Patrick Stieve
Danielle Gouch
ENGEL ET AL. (Parents)v.VITALE ET AL. (NEW York)
Supreme Court of United States
Argued April 3, 1962.

Decided June 25, 1962

This case was brought to the Supreme Court of the United States in 1962 arguing 1st amendment rights violation, with respect to religion. The infraction was brought up by families that resided in New Hyde Park, New York. The parents here were upset due to the board of regents in New York’s decision to offer a unison prayer that would be recited state wide at the beginning of each school day, with children having the opportunity to participate in the prayer. The argument was that reciting the prayer among their children was contradicting their religion. The prayer read as follows- “Almighty God, we acknowledge our dependence upon Thee, and we beg Thy blessings upon us, our parents, our teachers and our country. Amen.”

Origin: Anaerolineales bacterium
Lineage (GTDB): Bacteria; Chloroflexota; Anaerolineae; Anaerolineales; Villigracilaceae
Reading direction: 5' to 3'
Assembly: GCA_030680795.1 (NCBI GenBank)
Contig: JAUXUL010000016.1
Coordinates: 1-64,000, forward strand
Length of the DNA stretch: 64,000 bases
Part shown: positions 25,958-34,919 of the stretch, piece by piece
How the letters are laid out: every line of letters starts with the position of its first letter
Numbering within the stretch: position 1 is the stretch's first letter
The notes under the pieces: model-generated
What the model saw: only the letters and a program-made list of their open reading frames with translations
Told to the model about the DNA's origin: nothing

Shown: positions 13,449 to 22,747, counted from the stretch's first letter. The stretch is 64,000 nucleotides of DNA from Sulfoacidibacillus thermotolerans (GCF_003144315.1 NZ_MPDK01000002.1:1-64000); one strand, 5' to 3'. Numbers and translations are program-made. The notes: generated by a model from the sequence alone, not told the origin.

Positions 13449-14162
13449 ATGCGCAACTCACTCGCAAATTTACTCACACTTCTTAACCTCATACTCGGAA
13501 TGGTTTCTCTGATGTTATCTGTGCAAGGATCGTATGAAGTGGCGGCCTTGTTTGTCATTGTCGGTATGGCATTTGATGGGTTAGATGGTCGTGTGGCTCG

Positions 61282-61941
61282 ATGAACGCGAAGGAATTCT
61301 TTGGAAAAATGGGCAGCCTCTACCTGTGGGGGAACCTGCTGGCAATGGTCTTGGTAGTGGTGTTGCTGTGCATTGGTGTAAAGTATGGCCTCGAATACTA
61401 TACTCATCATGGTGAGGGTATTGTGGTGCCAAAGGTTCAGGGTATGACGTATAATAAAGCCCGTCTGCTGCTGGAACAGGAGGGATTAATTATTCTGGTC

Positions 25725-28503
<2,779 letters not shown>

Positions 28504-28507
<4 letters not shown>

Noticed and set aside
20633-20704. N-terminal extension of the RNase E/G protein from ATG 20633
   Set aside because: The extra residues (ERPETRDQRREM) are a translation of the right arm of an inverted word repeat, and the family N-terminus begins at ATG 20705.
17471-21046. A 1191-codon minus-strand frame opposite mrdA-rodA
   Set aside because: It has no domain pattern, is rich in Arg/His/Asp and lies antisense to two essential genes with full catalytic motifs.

The court decided that it was unconstitutional for legislation to impose a law that requires or includes the use of religious expressions. When the state of New York dispersed the prayer to its public institutes, they approved religion. Thus deemed unconstitutional; this also is where the courts began use of the establishment clause in a series of other cases involving religious activities.
Impact on Education:
The decision of this case affects today’s teachers because there is a fine line in regards to religion in the classroom. There are many inferences to God starting with the Pledge of Allegiance which states “one Nation under God, indivisible, with liberty and justice for all” along with the National Anthem. As a teacher we have to be respectful of all religions because not everyone believes in the same faith. We have to establish neutral setting where a child is free to participate without fear of being punished by the teacher or school administration.

Quiz question: Who recommended the prayer in the New Hyde Park school district?
A) Board of Education of the New Hyde Park school district
B) State Board of Regents
C) New York State Court
D) Congress